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12/11/2006

Sustaining Rural America

There have been a lot of good ideas over the years promoting sustainable agriculture and sustainable communities. Most of them encourage some sort of support for the economics of the small farm, perhaps farmer s markets or often widely scattered cottage industries. Taken as singular ideas most efforts will fail.  
 
So why not develop a program that supports the whole community? In order to make a true difference any solution must be holistic. Building a community in the Kansas that I was raised in began with homesteading. As the country began to fill in with neighbors, a sense of community evolved. In the beginning little post office towns were established sometimes being nothing more than a homesteader cabin or sod house. The postmaster often established a small store to trade with the surrounding settlers creating the potential for more small businesses to grow into the community.  
 
Then along came the railroads. Some of those little post office communities were bypassed but new vibrant towns were established at various points along the railroad. With the ability to connect to urban America, farmer s fortunes grew. Their produce was easily transported to consumers and with extra money in their pockets they were able to support a wide variety of businesses in their own home towns. Lumber yards, hardware stores, grocery stores, dry goods, livery that became auto garages and tractor companies, churches and social clubs all combined to create the extended family of community. The patchwork quilt of communities made up the state that in turn united with others to the great United States.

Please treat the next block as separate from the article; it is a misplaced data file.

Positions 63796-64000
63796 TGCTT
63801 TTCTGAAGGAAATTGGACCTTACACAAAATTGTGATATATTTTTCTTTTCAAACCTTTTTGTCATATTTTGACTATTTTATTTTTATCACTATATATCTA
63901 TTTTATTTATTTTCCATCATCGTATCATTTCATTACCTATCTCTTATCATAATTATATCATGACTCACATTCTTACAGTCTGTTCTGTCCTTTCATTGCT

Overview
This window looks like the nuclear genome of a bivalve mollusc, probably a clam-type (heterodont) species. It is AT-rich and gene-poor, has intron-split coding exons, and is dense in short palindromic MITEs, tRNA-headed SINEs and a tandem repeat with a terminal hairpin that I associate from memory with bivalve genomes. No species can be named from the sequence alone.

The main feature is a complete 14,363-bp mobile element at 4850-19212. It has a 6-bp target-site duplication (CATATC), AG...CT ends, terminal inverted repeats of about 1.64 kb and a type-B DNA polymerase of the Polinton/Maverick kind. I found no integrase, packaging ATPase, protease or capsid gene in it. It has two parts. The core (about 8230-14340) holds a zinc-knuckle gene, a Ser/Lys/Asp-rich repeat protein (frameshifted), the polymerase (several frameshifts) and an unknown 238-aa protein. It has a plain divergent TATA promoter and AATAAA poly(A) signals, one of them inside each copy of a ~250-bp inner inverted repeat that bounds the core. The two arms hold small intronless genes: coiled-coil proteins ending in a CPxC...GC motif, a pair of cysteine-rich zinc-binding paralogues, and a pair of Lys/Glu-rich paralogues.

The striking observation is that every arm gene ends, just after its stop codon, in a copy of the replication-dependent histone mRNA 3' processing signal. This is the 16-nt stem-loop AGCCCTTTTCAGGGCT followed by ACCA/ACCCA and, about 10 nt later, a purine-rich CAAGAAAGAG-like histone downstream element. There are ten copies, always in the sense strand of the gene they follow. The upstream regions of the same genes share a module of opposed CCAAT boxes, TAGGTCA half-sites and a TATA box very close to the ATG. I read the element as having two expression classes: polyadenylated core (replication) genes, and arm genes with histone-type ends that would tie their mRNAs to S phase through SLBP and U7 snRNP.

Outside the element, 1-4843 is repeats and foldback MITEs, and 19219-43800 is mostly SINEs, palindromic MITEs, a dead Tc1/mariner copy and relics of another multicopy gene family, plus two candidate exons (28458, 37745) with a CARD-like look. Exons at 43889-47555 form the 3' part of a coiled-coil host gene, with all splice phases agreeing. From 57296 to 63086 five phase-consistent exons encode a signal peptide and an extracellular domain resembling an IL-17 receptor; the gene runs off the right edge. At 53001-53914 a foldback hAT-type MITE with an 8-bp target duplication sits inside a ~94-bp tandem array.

So it is that the urban society owes its position of wealth and prosperity to the vast rural surroundings. Common sense would tell us that if the foundation erodes and begins to collapse the structure above can only last as long as the foundation has strength enough to support the weight.  
 
My own sense of rebuilding the American foundation comes from 30 plus years of watching everything crumble while our leaders stand by doing virtually nothing. If they won t do it, the people, WE, maybe had better pay attention. It would appear to me that efforts to improve a rural economy need to mirror the original settlement of the country. That would entail community.  
 
So how does that happen? I guess I m gonna let everyone mull that one over. I m still guessing myself. Don t neglect ta contact me kansascowboy@kans.com if ya got any idees. There is so much abundance out there we certainly can find the answers. No reason not to! 
So Long, 
The Cowboy 

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